Conducting a patent search in the UK through professional services typically costs between £1000 and £20,000, depending on the complexity of the invention and the depth of the search required. Most of our clients start with a search for around £1000 to give an idea of the existing patent landscape and only consider more thorough (and therefore expensive) searches if they are backed by significant investors with a low appetite for risk.

Specialised search firms may charge less than patent attorneys for comprehensive searches that include detailed reports and analytics but don’t include advice as they are not insured to provide this. Any professional searches offers reliability and detailed insights, helping to ensure thoroughness in the patentability evaluation and minimising the risk of costly legal issues later.

Conducting a patent search in the UK through professional services typically costs between £1000 and £20,000, depending on the complexity of the invention and the depth of the search required. Most of our clients start with a search for around £1000 to give an idea of the existing patent landscape and only consider more thorough (and therefore expensive) searches if they are backed by significant investors with a low appetite for risk.

Specialised search firms may charge less than patent attorneys for comprehensive searches that include detailed reports and analytics but don’t include advice as they are not insured to provide this. Any professional searches offers reliability and detailed insights, helping to ensure thoroughness in the patentability evaluation and minimising the risk of costly legal issues later.

Overview of IP Search

What exactly is IP

Intellectual Property (IP) is the term given to a set of legal rights that allow you (as their owner) to stop others from copying your innovation and muscling in on your revenue stream, There are lots of different types of IP, registered and unregistered, such as patents, registered designs, registered trade marks, unregistered design rights, copyright, database rights, and even know-hoe and trade secrets.  The real ‘magic, is knowing how to put together the right set of IP rights for your business and use them to ensure your innovative product or service is properly protected.

What is a Patent?

A patent is a piece of registered intellectual property (IP) that protects technical innovation.  If you have a patent for your product, process or system (or part of it), you can stop your competitors from using the same technical innovation for up to twenty years.

To be patentable, the technical innovation must include at least one novel feature, and that novel technical feature must represent a so-called “inventive step”, i.e. it must be something more than a simple workshop modification of what is already known.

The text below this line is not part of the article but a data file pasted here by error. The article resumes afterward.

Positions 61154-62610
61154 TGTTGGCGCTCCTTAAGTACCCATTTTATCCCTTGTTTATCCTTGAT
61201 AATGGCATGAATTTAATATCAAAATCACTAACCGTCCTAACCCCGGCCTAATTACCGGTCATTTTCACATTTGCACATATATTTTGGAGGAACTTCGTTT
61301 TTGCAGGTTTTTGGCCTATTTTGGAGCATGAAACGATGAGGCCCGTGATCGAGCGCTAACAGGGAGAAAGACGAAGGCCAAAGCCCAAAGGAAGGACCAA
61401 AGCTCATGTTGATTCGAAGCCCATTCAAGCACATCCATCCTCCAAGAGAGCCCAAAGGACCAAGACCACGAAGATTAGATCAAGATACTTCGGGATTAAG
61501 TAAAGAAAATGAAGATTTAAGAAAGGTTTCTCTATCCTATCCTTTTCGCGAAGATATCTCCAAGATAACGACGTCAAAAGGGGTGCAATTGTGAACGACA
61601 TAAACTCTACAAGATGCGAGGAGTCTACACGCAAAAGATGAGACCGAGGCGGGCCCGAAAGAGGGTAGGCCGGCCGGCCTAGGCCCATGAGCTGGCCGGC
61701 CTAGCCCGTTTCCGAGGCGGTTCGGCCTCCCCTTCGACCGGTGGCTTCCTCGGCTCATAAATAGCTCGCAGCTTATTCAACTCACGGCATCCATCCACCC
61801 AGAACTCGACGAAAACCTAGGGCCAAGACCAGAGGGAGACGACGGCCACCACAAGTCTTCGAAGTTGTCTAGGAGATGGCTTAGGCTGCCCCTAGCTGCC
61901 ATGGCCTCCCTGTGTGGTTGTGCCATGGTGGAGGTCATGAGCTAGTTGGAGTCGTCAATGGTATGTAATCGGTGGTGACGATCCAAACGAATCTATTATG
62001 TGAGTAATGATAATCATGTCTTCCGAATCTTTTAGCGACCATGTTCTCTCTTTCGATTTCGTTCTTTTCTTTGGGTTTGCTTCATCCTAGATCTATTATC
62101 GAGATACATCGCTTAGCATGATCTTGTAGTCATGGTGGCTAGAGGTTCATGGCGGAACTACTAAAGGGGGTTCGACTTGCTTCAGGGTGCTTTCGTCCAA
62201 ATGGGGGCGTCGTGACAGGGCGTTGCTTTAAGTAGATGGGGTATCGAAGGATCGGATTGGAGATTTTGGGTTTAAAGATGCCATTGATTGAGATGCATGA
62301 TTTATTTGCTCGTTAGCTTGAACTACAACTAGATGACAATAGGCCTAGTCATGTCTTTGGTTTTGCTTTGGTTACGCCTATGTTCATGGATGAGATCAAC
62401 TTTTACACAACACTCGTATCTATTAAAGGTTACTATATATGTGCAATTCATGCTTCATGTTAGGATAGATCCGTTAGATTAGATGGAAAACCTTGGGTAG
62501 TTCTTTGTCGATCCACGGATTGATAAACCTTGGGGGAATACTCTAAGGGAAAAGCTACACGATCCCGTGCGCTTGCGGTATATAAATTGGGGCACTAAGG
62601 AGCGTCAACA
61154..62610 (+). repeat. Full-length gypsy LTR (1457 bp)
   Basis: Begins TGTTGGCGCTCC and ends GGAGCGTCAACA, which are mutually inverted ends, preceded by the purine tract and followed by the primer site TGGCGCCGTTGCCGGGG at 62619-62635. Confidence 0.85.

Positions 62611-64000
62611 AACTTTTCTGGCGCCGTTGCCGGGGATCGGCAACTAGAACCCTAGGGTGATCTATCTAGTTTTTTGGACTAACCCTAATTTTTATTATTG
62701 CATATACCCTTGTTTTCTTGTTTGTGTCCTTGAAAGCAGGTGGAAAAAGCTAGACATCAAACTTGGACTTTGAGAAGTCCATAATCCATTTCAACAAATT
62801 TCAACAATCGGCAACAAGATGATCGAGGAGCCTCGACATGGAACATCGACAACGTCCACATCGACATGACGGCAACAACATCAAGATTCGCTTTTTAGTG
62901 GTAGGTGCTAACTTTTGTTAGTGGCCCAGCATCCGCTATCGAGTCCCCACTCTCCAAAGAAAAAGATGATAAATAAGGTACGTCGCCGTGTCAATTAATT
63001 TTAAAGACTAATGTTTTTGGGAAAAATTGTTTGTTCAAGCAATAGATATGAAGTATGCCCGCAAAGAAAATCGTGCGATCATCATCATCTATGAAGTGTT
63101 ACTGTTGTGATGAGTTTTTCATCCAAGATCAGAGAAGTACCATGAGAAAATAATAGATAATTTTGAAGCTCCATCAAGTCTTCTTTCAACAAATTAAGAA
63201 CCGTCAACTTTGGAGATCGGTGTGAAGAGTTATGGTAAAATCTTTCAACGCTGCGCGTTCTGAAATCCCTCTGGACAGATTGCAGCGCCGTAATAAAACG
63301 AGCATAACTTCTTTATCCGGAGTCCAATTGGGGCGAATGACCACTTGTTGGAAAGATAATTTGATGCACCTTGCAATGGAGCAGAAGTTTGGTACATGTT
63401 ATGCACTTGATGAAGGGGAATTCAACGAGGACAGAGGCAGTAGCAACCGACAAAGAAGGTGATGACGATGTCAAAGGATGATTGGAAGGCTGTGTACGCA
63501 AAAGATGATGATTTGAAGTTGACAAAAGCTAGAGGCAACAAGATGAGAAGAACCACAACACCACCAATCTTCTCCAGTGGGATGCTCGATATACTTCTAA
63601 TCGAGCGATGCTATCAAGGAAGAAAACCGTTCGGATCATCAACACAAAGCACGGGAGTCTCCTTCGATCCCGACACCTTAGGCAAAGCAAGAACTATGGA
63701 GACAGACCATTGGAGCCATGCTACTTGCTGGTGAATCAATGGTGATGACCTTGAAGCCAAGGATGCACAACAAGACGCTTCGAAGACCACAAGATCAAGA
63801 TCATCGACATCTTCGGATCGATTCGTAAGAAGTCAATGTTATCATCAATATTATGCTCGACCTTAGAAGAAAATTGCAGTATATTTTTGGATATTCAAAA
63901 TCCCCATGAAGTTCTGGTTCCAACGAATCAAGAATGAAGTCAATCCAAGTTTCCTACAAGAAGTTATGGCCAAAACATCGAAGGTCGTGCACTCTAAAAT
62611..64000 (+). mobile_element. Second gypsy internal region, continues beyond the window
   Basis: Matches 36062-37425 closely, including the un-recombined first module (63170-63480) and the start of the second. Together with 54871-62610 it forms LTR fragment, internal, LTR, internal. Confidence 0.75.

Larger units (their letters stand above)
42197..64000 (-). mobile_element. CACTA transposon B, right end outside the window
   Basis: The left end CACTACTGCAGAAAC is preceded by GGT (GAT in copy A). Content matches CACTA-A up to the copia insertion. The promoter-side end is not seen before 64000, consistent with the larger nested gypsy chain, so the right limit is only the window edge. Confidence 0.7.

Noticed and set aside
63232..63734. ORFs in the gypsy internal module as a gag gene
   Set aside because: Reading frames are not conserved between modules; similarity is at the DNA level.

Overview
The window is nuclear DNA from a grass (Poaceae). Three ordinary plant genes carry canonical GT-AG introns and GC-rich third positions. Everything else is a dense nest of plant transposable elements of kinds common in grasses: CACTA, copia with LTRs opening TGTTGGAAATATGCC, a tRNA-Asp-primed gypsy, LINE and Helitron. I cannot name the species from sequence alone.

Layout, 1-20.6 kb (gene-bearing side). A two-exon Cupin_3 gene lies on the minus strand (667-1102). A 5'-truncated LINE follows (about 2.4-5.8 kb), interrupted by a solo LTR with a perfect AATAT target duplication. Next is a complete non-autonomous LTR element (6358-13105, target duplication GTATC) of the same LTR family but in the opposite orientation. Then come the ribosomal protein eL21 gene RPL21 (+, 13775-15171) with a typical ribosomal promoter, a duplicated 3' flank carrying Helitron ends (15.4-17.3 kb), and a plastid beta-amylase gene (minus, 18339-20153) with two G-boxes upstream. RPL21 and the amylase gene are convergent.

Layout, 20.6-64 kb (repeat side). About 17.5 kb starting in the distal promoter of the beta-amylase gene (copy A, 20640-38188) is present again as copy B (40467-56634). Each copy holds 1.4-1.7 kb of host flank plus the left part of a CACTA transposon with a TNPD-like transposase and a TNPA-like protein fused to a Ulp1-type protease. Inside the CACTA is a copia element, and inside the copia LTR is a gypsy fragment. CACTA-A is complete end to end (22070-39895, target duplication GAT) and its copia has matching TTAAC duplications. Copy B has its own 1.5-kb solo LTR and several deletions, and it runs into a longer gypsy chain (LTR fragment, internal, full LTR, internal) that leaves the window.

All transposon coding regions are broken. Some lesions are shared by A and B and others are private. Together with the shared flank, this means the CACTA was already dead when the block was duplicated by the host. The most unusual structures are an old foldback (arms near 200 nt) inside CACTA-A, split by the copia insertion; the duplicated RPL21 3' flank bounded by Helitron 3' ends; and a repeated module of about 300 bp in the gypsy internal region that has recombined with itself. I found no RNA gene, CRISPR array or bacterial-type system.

However, it does not need to be an enormous scientific breakthrough or a piece of disruptive technology.  In fact, taking terminology directly from the case law on the subject of inventiveness, a “scintilla” of inventiveness can be sufficient for an invention to be patentable, and part of the invention can even lie in the identification of the problem it purports to solve, even if the solution could then be said to be “obvious”.  So, it is important not to dismiss something as “obvious” and, therefore, not patentable, before this has been properly assessed.  If your product or process has at least one novel technical feature, and that technical novelty is important in some way to your USP, then it is worth exploring whether or not patent protection would be the best way to protect it.

How is Novelty and Inventive Step Assessed?

Novelty and Inventive Step, i.e. the patentability of your new product (or certain key aspects of it) is assessed against anything that has been made available to the public, anywhere in the world, ever.  So, just because an internet search does not reveal a product with the same or similar principles as yours does not necessarily mean that your product is patentable.  For example, similar products may have been made available for sale before and subsequently taken down, and there are literally millions of published patent applications in existence for products that never made it to market for whatever reason.

This is one of the main reasons why we often recommend having a formal ‘patentability search’ performed in relation to your new product, before offering advice as to whether or not it is (or could be) patentable.  Whilst there is a cost involved, it is much lower than that for having a patent application drafted and filed by a Chartered Patent Attorney; and, if it locates a document or disclosure that would severely impact the likelihood of securing patent protection for your product, it could save you the cost of misguidedly filing a patent application that will ultimately fail or offer no discernible value to your business.

And that is not its only benefit…..but first let’s look at:

What is a patentability search?

A patentability search is a search, performed by professional searchers, of comprehensive databases of published patent documents and (optionally) non patent literature (e.g. live and archived web pages, academic papers, news articles, etc.)) worldwide.  The search results are then analysed and the most relevant documents identified.  We then analyse those documents further and provide an opinion on the patentability of your own invention.

Here’s why this service can be crucial for your project:

  1. As mentioned above, it can determine what, if anything, we could focus a patent application around to best protect the USP(s) of your new product, i.e. to determine the patentability of your new product.
  2. It can help to guide your product designer in terms of possible ways of solving particular problems within the field, to save them ‘reinventing the wheel’ on your budget.
  3. It might also help to guide you and your product designer as to what you can and can’t do, so that you can avoid knowingly infringing someone else’s live patent and use anything that might be mentioned in a patent or patent application that is no longer live (for whatever reason).
  4. If you have multiple options for solving a particular problem, it may help to guide your and your product designer as to which avenue to take.
  5. It can give you a better understanding of your main competitors within this field, and the field they may be concentrating their efforts on.